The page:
Which Half of the Earth?

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How much of the Earth should be protected from the plunder and hapless trampling of humanity? This is the central question animating E.O. Wilson’s new book Half-Earth: Our Planet’s Fight for Life. As the father of the term “biodiversity” and an early thought leader in the world sustainability, Wilson has long provided society a vast reservoir of concepts and insights that any person thinking about, or working on, sustainability should master. This is why we must all take his most recent thesis seriously.

Wilson’s biodiversity lens leads him to focus our attention on the major species collapse that has been underway, and accelerating, over the past couple/few centuries, as humanity has experienced exponential growth, explosive industrialization, and processes of urbanization and suburbanization, all of which have impinged, geographically, on critical ecosystems and the species they support.

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In Half-Earth, Wilson shines a bright light on the need to protect entire ecosystems, as geographically contiguous spaces, since the complex relationships between all of the species within an ecosystem cannot be thought of as severable. In his estimation, if we are to prevent the impending complete planetary species collapse, which would have cataclysmic implications for carrying capacity of the Earth as humanity’s ecosystem, at least half of the Earth’s surface needs to be protected from the human footprint.
Through the course of his book, Wilson talks about some specific places that he believes should be protected from humanity, but mostly refers to existing protected areas, which of course each have concrete geographical representations, which can be viewed and analyzed in a Geographic Information System (GIS). However, beyond these protected areas, Wilson largely does not tell us what other geographies must be protected in order to get us to half of the Earth’s 509.97 million km2 (let’s just round down to 250 million km2).

“Today every sovereign nation in the world has a protected-area system of some kind. All together the reserves number about a hundred sixty-one thousand on land and and sixty-five hundred over marine waters. According to the World Database on Protected Areas, a joint project of the United Nations Environmental Program and the International Union for Conservation of Nature, they occupied by 2015 a little less than 15 percent of Earth’s land area and 2.8 percent of Earth’s ocean area. The coverage is increasing gradually. This trend is encouraging. To have reached the existing level is a tribute to those who have led and participated in the global conservation effort. But is the level enough to not just slow but halt the acceleration of species extinction? Unfortunately, it is in fact nowhere close to enough. Might the upward trend conservation efforts have set be enough during the rest of the century to save most of Earth’s biodiversity? That is problematic, but I doubt that it can be, and even then there will be far less biodiversity to save.”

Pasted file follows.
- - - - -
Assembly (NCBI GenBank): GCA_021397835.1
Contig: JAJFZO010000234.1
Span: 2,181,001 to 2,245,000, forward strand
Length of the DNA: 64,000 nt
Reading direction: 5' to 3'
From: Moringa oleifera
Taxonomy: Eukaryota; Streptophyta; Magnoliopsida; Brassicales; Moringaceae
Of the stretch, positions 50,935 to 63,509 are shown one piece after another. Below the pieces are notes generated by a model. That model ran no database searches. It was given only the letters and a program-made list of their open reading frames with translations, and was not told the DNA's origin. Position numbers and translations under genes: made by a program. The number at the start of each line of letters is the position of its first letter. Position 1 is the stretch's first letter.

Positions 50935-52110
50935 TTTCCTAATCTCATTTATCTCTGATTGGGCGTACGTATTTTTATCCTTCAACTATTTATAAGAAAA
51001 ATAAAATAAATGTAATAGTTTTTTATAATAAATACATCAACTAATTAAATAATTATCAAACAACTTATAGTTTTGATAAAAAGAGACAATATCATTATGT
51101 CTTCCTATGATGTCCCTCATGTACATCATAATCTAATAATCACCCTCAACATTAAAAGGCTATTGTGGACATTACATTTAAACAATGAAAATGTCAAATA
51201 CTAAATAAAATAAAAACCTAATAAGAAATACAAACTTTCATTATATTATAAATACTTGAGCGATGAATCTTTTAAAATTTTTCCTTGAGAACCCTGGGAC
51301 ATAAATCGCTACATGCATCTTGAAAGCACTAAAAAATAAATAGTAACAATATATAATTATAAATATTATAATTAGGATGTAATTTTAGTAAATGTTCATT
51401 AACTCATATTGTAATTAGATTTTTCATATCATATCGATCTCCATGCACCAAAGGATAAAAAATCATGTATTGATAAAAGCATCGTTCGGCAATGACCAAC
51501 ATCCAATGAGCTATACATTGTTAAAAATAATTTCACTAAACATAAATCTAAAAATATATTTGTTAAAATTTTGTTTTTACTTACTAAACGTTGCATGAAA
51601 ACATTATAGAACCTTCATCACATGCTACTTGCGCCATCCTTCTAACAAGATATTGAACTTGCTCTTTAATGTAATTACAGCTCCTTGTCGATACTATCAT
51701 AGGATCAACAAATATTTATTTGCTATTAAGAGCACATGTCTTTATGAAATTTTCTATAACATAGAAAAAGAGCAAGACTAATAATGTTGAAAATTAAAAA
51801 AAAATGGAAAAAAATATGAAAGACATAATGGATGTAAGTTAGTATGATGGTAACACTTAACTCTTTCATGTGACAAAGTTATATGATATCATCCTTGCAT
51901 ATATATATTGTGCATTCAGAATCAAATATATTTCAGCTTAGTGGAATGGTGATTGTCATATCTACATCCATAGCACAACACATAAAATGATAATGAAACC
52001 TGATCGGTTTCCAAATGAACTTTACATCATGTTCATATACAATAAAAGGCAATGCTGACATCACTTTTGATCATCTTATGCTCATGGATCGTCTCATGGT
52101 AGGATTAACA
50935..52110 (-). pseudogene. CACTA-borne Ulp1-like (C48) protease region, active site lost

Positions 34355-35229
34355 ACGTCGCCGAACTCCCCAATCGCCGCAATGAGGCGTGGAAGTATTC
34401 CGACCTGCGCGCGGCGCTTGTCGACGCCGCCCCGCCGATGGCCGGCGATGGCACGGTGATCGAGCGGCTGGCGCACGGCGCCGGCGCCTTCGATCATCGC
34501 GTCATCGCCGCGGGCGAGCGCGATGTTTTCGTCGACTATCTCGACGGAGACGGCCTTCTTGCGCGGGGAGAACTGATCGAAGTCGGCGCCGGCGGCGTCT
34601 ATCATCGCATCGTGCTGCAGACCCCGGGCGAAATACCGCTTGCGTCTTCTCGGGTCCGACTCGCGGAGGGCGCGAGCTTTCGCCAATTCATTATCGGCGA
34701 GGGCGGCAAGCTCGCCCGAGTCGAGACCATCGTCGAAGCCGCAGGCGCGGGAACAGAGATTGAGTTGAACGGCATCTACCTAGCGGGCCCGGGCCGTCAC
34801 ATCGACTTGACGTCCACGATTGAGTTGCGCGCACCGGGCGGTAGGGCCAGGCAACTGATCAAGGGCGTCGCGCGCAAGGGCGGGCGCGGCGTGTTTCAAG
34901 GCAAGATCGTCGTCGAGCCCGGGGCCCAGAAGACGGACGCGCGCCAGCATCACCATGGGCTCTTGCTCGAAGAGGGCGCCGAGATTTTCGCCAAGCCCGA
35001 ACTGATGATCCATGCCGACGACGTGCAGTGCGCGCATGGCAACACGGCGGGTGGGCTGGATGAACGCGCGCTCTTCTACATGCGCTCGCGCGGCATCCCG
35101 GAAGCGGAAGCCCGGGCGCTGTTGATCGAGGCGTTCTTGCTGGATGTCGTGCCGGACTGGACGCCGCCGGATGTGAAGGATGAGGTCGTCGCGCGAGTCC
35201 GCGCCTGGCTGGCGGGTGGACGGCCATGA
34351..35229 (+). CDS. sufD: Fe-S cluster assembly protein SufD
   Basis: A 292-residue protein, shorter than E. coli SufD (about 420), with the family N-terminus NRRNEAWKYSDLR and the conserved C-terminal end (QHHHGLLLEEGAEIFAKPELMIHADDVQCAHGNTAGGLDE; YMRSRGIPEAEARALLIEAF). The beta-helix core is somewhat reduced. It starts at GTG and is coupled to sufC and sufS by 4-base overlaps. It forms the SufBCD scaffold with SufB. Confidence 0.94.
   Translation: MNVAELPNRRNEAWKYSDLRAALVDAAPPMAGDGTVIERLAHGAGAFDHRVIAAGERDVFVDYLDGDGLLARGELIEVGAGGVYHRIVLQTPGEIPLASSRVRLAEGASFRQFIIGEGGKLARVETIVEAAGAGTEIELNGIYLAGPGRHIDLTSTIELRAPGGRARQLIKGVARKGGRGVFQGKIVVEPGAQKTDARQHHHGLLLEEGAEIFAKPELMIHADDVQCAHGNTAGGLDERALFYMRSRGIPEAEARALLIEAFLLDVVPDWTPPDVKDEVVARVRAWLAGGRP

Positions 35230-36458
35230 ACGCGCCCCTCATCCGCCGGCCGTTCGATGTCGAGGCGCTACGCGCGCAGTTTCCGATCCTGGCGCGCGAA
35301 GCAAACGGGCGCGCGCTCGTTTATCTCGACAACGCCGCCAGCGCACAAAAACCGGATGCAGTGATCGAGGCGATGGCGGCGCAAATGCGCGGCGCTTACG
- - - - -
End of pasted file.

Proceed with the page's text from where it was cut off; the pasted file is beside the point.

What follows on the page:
Well, there you have it. When you place the bounding geometries of all existing protected areas on a map, you are left far from the goal needed for wholesale species collapse over the coming century – at least in Wilson’s assessment. So, what other geographies comprise the remaining 35% of the Earth’s land area, and 47.2% of the Earth’s ocean area if we are to reach Wilson’s goal?

This is one of the central questions behind this year’s Fall Symposium of the American Geographical Society, entitled Geography2050: Envisioning a Sustainable Planet. Thinkers and Doers from industry, government, academe and the social sector will provide their insights as to the geographies over which various conservation, restoration and other sustainability strategies will need to be deployed if we are to meet our collective societal goals by 2050. They are all encouraged to propose their own concrete geographies that relate to their specialty, whether it be forests, oceans, the Arctic, iconic species, sustainable cities, or what have you.

But, this is a thought exercise that everyone can become a part of. For those of you on Twitter, check out the invitation to participate at https://twitter.com/geography2050.

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Who knows whether it is Donald Trump or Hillary Clinton who will become our next President of the United States. Rest assured, however, that the American Geographical Society will share the results of their “expedition to the future” with the future President, informed by the geographies that all of us believe need to be protected – far beyond the protected areas that are formally institutionalized today. So, Tweet your thoughts to @geography2050 today or email them to info@geography2050.org, and perhaps you can help shape a sustainable future for our planet.

But, just in case you are just too trapped within your human-centric mindset, and are having a hard time thinking about a world less trammeled by humanity, just remember some of E.O. Wilson’s concluding words:

“Wildlands are our birthplace. Our civilizations were built from then. Our food and most of our dwellings and vehicles were derived from them. Our gods lived in their midst. Nature in the wildlands is the birthright of everyone on Earth. The millions of species that we have allowed to survive there, but continue to threaten, are our phylogenic kin…History without the wildlands is no history at all.”

And there you have it.

 

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